Brad, Jordan, and John are MIT grads who founded Prompt with a mission of making people better writers.
As writers, they all separately came to the realization that defines Prompt: receiving and acting on written feedback provided by subject-knowledgeable people is the best way to improve writing skills.
In 2013, they found each other, and in 2014, a company was born. Today, Prompt is the world leader in high-quality, timely, instructional feedback on the higher-order aspects of writing (e.g., content, structure, clarity).
Here’s a short history of Prompt and our philosophy as told by Brad Schiller, our eternally optimistic CEO:
Writing is a lot more than grammar. Since our beginning, we’ve focused on the higher-order aspects of writing: content, structure, and clarity.
Our approach is like that of a great teacher; we identify gaps (and what works), provide instruction, and detail actions the student can take.
The most important thing we offer is time. The world’s education system is not set up to support students with writing. It’s a math problem (our founders did go to MIT after all). Let’s say a teacher has 100 students across their classes. Spending just 5 minutes providing feedback on each essay would take over 8 hours. Now, we know 5 minutes is not enough. At Prompt, we’ve found common essays require 12-15 minutes, and critical essays like those for college admissions require about 45. As such, a great teacher would need to spend over 20 hours providing feedback on a single writing assignment – along with everything else they need to teach.
We provide K-12 and higher education institutions with access to writing feedback capacity delivered within hours rather than weeks, enabling students to get feedback and act on it while their writing is still fresh in their minds.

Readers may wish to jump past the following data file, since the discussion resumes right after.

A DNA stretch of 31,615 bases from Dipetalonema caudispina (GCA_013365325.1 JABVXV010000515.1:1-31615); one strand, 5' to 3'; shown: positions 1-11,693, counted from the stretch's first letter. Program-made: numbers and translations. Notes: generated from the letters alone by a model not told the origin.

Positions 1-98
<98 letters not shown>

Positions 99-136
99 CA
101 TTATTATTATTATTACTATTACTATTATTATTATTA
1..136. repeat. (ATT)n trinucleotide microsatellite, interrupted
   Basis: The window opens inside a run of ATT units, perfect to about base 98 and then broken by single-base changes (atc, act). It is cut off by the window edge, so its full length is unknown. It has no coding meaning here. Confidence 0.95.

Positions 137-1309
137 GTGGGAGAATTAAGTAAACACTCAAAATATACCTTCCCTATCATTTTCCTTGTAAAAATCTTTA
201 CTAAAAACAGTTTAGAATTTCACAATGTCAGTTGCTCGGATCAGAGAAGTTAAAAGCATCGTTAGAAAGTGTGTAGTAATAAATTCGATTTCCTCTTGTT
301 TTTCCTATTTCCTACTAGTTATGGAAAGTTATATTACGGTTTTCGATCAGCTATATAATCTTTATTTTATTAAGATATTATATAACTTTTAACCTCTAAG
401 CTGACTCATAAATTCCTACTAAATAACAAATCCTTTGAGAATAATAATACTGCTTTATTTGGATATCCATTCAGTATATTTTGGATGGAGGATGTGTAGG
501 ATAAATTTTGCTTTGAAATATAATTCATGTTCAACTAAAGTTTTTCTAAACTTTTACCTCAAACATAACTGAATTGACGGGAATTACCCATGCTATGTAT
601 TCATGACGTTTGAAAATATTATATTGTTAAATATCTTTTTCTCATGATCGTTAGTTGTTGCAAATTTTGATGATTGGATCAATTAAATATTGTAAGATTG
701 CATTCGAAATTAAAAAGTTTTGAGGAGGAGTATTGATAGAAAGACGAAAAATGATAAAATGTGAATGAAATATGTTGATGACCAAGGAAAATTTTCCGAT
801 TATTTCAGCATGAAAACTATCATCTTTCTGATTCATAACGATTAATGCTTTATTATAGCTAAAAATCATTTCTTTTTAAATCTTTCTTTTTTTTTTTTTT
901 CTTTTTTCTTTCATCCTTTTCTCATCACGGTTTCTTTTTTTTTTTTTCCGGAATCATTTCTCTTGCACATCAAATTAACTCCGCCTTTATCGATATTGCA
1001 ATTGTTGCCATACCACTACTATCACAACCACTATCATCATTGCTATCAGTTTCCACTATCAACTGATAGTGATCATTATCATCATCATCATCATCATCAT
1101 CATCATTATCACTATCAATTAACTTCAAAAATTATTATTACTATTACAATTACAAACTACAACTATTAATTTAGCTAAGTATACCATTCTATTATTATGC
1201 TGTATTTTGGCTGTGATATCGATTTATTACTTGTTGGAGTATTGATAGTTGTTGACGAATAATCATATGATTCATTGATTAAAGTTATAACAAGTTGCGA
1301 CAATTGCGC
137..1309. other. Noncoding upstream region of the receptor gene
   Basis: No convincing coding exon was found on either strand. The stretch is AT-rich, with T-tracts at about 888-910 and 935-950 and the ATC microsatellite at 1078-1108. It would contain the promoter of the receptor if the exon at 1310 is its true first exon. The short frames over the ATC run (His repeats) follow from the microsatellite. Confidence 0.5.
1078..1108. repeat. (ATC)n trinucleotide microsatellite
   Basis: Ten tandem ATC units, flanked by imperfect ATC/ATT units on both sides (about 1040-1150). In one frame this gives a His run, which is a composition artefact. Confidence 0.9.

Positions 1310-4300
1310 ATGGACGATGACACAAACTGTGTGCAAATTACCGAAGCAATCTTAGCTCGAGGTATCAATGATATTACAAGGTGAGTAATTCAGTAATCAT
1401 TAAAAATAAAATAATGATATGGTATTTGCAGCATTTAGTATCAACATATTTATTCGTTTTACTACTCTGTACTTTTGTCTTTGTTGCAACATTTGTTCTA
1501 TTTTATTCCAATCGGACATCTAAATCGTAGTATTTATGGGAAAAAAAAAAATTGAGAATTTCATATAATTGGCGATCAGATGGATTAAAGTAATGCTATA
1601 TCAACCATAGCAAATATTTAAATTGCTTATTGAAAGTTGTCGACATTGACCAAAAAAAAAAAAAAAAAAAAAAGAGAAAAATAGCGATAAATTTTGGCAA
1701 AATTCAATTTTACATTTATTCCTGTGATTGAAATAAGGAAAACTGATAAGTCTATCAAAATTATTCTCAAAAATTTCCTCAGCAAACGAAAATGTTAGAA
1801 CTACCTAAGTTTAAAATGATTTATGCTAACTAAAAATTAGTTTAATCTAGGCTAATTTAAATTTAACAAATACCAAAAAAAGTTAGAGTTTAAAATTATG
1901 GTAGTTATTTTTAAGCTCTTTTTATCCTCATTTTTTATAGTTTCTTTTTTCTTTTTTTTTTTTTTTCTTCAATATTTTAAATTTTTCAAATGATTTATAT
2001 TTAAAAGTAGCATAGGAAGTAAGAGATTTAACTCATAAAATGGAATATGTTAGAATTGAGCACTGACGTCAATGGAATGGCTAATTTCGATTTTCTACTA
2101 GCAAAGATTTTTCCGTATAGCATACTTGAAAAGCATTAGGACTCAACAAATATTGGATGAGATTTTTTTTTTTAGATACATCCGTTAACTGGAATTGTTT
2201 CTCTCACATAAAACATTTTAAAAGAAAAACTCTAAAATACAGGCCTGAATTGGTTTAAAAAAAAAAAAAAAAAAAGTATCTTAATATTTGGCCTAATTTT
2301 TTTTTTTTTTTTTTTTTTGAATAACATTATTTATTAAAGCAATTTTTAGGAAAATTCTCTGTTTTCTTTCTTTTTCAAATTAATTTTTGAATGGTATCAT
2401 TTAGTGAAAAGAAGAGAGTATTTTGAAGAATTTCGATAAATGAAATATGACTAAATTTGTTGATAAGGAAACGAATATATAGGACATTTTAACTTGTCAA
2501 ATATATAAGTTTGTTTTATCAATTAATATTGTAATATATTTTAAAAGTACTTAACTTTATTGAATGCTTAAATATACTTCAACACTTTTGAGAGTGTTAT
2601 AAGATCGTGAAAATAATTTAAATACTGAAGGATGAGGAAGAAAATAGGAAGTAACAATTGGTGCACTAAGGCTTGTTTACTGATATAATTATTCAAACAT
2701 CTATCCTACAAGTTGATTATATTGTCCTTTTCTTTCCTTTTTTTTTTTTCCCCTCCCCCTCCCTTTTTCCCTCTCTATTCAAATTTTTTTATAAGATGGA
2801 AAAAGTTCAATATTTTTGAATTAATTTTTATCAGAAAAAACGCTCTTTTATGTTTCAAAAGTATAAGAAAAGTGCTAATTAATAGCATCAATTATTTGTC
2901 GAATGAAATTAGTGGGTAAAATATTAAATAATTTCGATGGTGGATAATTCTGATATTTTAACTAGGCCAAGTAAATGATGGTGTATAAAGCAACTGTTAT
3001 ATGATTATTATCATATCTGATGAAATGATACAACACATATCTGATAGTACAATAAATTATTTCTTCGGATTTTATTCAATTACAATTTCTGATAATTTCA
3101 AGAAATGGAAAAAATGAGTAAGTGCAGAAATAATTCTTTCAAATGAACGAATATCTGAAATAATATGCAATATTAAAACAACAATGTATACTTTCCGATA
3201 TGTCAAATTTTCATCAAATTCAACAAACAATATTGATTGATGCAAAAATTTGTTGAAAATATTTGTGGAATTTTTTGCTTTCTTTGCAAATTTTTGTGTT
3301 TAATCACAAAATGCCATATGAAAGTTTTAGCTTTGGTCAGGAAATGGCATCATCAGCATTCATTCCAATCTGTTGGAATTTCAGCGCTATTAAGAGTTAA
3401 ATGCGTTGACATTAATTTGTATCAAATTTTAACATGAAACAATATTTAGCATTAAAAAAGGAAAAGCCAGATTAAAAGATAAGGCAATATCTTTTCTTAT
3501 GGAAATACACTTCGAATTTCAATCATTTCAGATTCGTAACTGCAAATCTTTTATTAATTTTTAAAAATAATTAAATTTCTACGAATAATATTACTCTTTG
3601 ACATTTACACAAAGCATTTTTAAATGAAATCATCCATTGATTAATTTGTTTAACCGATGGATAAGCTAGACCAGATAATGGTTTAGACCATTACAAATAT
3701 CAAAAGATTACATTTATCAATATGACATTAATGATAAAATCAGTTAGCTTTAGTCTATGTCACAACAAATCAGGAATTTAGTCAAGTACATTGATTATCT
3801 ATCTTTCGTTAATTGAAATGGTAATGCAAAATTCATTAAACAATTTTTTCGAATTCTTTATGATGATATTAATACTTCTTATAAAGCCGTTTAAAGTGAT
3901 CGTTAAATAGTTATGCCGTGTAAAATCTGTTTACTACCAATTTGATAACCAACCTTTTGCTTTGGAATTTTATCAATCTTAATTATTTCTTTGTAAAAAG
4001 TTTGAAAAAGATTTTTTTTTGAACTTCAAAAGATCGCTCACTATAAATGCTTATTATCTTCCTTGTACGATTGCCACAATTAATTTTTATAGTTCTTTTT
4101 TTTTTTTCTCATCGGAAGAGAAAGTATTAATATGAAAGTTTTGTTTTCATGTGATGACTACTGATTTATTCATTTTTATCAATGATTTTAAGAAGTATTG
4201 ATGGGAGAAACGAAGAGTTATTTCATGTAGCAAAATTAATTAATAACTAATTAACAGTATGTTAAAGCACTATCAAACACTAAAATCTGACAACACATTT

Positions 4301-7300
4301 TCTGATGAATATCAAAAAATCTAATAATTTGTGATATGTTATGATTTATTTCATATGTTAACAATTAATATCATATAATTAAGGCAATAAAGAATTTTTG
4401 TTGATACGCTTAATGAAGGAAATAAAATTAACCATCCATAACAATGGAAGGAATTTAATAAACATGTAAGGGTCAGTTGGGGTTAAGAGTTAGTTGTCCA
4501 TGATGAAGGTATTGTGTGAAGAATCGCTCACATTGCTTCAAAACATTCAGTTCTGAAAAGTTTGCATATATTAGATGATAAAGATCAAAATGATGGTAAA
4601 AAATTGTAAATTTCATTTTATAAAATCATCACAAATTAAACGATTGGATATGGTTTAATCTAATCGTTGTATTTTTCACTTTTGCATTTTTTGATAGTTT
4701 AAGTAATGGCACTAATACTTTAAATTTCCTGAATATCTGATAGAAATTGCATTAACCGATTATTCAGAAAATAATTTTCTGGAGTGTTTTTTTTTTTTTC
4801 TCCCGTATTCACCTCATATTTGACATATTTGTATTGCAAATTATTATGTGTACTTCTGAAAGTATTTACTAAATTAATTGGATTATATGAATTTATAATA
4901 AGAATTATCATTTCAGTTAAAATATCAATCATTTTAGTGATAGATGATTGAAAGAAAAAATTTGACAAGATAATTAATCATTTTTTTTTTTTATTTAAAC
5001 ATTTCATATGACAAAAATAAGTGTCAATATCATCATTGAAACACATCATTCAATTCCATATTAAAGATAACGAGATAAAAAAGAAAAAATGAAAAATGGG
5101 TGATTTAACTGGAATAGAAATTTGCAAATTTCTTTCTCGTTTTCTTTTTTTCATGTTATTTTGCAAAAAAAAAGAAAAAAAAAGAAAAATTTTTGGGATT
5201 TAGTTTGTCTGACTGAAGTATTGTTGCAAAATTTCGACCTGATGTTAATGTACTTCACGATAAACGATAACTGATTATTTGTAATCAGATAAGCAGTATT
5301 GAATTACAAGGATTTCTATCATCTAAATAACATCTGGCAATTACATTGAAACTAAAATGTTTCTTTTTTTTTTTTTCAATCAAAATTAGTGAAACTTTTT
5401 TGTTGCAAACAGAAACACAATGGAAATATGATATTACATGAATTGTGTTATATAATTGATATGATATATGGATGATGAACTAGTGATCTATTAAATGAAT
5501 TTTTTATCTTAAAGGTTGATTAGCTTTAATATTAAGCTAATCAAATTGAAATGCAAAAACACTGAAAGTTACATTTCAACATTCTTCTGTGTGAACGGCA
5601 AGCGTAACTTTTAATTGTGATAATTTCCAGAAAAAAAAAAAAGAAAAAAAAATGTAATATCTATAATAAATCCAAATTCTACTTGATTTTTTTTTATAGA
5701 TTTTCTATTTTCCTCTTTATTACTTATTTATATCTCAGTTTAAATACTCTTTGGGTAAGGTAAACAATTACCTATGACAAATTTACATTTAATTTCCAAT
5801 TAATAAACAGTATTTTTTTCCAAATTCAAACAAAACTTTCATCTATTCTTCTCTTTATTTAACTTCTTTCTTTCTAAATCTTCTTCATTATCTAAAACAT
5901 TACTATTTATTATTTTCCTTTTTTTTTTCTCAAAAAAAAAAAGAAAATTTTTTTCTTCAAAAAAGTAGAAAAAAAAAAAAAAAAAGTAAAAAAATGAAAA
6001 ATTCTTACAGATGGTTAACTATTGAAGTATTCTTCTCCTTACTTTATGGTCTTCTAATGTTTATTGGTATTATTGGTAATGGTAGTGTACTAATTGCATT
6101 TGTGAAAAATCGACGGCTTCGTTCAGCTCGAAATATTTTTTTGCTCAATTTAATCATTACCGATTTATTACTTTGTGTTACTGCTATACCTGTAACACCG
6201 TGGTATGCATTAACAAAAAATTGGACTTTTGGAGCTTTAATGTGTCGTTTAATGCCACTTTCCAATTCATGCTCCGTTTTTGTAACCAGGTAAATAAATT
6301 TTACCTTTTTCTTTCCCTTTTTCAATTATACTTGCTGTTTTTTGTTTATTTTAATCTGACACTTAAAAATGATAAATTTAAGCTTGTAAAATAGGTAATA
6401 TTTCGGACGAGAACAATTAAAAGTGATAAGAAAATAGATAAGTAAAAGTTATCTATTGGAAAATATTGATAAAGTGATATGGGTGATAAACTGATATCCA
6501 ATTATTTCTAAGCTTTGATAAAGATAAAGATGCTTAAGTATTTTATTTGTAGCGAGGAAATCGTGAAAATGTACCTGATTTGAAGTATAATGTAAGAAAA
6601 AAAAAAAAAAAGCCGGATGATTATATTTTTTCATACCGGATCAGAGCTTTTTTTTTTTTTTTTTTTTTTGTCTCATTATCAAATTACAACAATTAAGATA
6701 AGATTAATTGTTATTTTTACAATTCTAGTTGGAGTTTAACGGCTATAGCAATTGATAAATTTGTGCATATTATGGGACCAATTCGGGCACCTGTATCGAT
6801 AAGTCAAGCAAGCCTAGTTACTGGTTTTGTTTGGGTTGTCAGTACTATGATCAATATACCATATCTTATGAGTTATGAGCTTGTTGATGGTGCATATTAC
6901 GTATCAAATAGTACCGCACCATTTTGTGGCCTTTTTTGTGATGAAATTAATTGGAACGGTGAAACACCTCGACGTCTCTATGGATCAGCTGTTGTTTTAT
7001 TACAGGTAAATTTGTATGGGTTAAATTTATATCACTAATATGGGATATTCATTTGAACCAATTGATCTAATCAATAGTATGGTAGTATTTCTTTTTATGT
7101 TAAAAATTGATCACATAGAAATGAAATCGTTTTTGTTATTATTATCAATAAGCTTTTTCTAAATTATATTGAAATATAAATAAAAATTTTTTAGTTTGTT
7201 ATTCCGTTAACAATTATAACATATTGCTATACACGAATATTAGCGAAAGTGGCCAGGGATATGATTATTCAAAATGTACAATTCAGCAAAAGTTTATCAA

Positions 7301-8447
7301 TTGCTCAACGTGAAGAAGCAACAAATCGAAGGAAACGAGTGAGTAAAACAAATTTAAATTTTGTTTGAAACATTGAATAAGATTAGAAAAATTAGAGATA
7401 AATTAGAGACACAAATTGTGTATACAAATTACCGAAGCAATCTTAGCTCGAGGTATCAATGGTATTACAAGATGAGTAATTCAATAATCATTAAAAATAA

We accept less than 7% of candidates into our network and continuously monitor their results. We have a rigorous process for onboarding new coaches whereby we screen for certain traits: thoroughness, thoughtfulness, and tone. Then, coaches go through hours of orientation and evaluation before they’re admitted to the network.
Our Writing Coaches have a wide range of life experiences and backgrounds, including teachers, professors, journalists, authors, and playwrights. We find there are many common threads: 80% have an advanced degree (all have undergrad degrees). 75% have prior teaching experience. All are passionate about working with students to improve their writing skills.
Writing tutoring and coaching is really hard. We’ve figured it out and have the capacity to provide thousands of thorough, quality reviews within hours. Writing coaching is very different from math, test prep, or spoken language tutoring. In writing, there are many shades of “right” and many ability levels.
Writing coaching best occurs asynchronously. It’s not practical for a coach to wait on a video call while a student practices writing. Live feedback doesn’t allow a coach to strategize deeply about the essay and doesn’t provide a thoughtful, written roadmap for implementing the feedback. Written feedback allows the coach to think and the student to internalize and execute on the feedback. We do offer live coaching calls for helping students get started before they write.
We excel at operations. The first step is to identify talented coaches who are thorough, thoughtful, and relentlessly positive. The second step is to implement a clearly defined process coaches follow that incentivizes the growth of every student’s abilities and concentrates on actionable instruction. The third step is to operate as a managed community, allowing more experienced coaches to quality check other coaches while also allowing all coaches to ask for a second pair of eyes whenever they are unsure about a recommendation.